Author: Robert Louis Stevenson
In: Dr Jekyll & Mr Hyde and Other Strange Tales (Robert Louis Stevenson)
Rating Out of 5: 4 (Really good read!)
My Bookshelves: Classics, Easy reading
Format: Short story
Publisher: Kingsford Edition
5th sentence, 74th page: What to expect he knew not, whether the dead man walking, or the official ministers of human justice, or some chance witness blindly stumbling in to consign him to the gallows.
At Christmastime, Markheim, the protagonist, comes to a dealer’s shop, pretending that he is looking for a present for a lady. His real plan, however, is to murder the dealer so he can steal his merchandise and money. Markheim rejects the dealer’s suggestion of a hand mirror for the lady, referring to it as a “hand conscience.” Presumably, from his reaction to the mirror, Markheim feels twinges from his conscience even before he commits the murder. While the dealer is still in the midst of assisting him in finding a present, Markheim stabs and kills him.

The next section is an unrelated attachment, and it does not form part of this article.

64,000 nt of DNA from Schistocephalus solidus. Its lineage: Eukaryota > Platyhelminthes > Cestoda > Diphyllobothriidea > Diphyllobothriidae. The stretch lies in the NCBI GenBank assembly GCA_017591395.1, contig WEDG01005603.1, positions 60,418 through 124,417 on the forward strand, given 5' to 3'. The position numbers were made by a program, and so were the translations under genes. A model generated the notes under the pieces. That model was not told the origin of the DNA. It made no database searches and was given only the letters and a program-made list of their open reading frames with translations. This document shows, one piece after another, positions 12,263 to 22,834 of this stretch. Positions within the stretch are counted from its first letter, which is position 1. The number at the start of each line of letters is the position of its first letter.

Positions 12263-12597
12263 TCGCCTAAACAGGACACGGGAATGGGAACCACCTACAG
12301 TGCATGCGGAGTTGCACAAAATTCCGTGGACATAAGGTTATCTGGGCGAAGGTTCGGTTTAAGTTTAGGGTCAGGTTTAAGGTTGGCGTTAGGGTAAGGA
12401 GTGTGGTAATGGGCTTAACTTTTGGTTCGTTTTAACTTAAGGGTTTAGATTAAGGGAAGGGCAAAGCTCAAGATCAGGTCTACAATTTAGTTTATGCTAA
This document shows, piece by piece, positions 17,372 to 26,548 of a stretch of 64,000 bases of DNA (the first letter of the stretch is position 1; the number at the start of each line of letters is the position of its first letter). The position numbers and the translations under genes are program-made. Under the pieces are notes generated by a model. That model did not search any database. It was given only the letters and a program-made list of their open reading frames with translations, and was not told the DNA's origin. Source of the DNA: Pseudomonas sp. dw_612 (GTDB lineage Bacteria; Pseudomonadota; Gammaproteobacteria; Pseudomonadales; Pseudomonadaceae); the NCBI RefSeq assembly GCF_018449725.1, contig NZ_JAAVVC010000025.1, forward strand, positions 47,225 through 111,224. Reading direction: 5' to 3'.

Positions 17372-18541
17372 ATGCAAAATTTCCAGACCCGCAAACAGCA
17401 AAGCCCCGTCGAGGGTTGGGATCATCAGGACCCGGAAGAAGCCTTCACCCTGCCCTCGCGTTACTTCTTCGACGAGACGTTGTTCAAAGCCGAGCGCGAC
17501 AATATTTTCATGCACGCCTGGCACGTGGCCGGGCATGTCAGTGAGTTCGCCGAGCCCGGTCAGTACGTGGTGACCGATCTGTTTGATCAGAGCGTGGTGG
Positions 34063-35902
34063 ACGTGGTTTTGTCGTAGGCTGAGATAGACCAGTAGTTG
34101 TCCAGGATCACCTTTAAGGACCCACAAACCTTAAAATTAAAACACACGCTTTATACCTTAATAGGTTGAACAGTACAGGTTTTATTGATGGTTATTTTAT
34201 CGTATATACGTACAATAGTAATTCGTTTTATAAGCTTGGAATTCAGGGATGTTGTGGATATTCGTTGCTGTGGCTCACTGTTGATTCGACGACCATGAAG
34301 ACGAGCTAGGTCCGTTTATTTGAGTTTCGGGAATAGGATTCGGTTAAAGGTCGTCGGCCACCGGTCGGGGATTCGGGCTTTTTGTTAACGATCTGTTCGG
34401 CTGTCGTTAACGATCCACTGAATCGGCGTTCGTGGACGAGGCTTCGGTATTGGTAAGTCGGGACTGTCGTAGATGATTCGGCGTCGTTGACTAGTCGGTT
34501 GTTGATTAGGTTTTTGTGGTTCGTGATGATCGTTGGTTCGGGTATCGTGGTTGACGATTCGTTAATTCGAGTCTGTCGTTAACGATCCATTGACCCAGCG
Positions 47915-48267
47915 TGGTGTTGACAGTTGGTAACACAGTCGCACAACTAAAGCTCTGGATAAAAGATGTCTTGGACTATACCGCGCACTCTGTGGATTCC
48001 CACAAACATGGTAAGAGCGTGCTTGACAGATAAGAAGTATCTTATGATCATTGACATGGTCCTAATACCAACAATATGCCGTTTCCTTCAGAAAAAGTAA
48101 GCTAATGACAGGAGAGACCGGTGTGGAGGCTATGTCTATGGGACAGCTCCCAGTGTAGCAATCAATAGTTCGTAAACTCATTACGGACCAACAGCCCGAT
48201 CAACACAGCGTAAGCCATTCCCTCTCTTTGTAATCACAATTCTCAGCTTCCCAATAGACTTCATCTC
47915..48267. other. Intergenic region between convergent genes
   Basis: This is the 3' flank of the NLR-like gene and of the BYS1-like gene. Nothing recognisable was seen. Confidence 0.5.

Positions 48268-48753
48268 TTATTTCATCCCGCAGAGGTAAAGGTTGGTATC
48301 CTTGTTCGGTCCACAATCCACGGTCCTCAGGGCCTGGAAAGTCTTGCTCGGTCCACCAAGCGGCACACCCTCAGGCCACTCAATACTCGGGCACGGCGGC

This might have been my favourite book in this collection of Robert Louis Stevenson short stories / novellas. Maybe because I felt like I understood the message and symbolism so much more than the other four tales. Maybe just because I liked the message and symbolism so much more. Either way, it was a short, interesting tale that serves as a reminder that we should do what is right, even when the consequences for doing so may result in our own death.
The beginning of this tale was nothing like what I expected and reinforced the idea that in the 1800s, people wrote in a highly convoluted manner. Something that I thoroughly enjoy… when I’m in the right mood for it. But, the language used in this was still clearer than some other stories from the 1800s. Markheim’s journey to return to himself is filled with moments of self-doubt, confusion and fear. Mostly for himself, but there is also a level of consciousness that ultimately helps to save the day.
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